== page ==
It’s the recent recipient of a 210-foot wooden boardwalk, a continuous 600-foot concrete sidewalk and is the home of an 11-piece art installation.
And it officially opens from end to end on Saturday (Sept. 14) with a ribbon-cutting ceremony at 5 p.m.
The St. Thomas Elevated Park – Canada’s first – was previewed to the media today (Sept. 12) a little more than two years after the first phase of construction began atop the 850-foot Michigan Central Railroad bridge crossing Kettle Creek at a height of 95 feet.
It’s the third bridge on this site and opened in 1930 at a cost of $689,000 and carried as many as 50 trains a day.
Now it will welcome countless visitors who able to stroll along its length to admire the many attractions and, if they like, continue onto the Great Trail – formerly the Trans-Canada Trail – along the four-kilometre span of the parklands west to Lyle Road in Southwold.
It will also be a venue for the Doors Open Ontario event in St. Thomas on October 5 that conveniently melds with the elevated nature of the park.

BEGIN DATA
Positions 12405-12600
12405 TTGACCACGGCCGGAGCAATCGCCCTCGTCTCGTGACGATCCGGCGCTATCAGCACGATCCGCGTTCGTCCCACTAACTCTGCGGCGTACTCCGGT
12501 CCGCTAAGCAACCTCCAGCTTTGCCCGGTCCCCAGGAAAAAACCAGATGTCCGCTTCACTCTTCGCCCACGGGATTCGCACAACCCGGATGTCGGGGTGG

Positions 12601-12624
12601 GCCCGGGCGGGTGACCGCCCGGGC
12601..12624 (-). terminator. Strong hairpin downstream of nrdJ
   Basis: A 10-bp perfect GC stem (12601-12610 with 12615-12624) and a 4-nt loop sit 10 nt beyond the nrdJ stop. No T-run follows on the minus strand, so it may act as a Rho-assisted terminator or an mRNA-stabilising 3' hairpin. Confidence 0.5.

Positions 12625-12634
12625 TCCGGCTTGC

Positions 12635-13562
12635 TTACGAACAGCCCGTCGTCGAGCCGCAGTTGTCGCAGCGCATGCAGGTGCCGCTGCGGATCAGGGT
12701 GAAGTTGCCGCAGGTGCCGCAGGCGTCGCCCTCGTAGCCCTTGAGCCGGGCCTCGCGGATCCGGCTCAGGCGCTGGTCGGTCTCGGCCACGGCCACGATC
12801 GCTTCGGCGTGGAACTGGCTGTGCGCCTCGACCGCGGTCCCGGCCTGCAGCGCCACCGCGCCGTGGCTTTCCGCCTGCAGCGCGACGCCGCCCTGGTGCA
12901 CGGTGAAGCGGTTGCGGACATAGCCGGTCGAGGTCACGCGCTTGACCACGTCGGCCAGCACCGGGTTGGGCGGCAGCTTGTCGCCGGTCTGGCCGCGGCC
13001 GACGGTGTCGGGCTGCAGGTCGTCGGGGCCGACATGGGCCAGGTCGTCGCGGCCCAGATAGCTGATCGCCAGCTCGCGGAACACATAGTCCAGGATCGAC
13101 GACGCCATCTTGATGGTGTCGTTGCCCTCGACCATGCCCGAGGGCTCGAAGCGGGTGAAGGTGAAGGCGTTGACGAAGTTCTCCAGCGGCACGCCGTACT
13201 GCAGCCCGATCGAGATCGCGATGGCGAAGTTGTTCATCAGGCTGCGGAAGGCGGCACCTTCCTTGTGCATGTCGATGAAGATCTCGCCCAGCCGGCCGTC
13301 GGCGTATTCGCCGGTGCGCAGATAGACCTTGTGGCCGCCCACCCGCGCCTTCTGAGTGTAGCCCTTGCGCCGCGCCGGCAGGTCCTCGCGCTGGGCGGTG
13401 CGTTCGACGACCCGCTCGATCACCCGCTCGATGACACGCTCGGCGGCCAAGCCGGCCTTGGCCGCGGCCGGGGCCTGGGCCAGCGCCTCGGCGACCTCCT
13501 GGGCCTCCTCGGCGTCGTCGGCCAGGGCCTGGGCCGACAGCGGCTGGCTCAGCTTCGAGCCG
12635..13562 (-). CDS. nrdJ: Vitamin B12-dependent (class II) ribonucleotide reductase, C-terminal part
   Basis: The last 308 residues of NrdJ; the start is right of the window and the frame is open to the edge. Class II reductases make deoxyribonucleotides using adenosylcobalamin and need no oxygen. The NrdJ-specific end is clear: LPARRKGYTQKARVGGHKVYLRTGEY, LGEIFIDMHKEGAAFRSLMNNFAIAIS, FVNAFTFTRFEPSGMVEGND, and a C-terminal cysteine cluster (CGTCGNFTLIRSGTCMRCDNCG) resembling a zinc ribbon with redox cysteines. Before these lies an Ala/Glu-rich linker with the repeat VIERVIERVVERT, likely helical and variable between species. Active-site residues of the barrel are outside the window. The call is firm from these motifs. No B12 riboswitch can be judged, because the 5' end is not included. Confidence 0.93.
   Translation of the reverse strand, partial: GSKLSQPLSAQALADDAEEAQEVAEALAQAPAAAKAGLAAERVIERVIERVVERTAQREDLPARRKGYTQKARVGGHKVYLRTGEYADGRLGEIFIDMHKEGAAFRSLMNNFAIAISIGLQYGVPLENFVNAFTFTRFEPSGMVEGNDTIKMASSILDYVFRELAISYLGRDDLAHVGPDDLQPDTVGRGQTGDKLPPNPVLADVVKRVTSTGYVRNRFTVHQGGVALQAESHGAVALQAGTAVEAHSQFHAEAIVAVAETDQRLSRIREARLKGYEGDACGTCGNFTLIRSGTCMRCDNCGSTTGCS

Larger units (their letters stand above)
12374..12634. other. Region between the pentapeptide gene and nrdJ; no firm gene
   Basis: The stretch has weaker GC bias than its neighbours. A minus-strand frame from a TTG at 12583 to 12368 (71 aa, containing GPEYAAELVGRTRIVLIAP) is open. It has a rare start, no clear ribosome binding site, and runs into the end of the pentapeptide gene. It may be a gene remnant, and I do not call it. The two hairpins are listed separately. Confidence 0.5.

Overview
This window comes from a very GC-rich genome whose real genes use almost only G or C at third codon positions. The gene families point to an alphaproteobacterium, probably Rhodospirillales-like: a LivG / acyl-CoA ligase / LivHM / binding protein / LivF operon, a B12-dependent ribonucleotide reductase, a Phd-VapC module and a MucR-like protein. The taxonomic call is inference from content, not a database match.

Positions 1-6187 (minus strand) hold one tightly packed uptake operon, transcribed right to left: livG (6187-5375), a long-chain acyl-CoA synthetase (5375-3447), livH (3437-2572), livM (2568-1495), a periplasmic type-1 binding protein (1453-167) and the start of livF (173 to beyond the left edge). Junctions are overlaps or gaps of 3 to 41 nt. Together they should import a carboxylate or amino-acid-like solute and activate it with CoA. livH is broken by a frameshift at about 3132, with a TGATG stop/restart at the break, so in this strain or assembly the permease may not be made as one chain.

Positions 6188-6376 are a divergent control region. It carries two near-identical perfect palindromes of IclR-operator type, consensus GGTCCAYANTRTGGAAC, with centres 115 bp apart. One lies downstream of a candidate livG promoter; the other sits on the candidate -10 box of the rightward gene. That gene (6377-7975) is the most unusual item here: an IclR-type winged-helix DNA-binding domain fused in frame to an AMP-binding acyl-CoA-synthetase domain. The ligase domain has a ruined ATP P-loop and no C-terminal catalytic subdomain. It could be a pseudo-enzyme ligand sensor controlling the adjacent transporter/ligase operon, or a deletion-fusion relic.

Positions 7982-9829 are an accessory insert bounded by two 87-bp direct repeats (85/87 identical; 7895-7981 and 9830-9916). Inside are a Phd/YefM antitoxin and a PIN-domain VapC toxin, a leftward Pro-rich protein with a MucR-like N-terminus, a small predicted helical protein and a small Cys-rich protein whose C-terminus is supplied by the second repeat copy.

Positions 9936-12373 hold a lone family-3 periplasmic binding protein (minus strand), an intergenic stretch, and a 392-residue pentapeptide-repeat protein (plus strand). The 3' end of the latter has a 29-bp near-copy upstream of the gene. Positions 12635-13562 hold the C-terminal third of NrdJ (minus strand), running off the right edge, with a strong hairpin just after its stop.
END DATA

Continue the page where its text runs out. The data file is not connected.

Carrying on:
“What we’re doing that night is our annual star-gazing night with telescopes,” advised On Track St. Thomas director Serge Lavoie.
“People will be able to come on the bridge at sunset. We’ll have live music and talks about the stars and people will be able to watch the stars and planets through telescopes.”
A very family-friendly event at no charge noted Lavoie.
“We’re trying to get as many events up here as possible after the opening and before the bad weather comes,” continued Lavoie.
But there is far more to come in the not-too-distant future, enthused Lavoie.
Nearing completion is the 11-piece lighted art installation created by St. Thomas artist Christine Dewancker entitled The Faraway Nearby.
It joins several other pieces including Fear Not the Wind, an over-size, functional weathervane, the creation of area artist and blacksmith Scott McKay.
Sod will be laid to surround a 250-foot length of the sidewalk with the planting of additional trees.
Next spring will see the completion of a play zone and music garden.
After that, future additions include a solar-powered system for pedestrian lighting, a reflecting pool directly above Kettle Creek and the installation of railway artifacts, additional benches and planters.
Best of all reminded Lavoie, the elevated park will be open from dawn to dusk year-round and is free to use.
“Costs were covered through community donations and support from local businesses and organizations.”
Questions and comments may be emailed to City Scope
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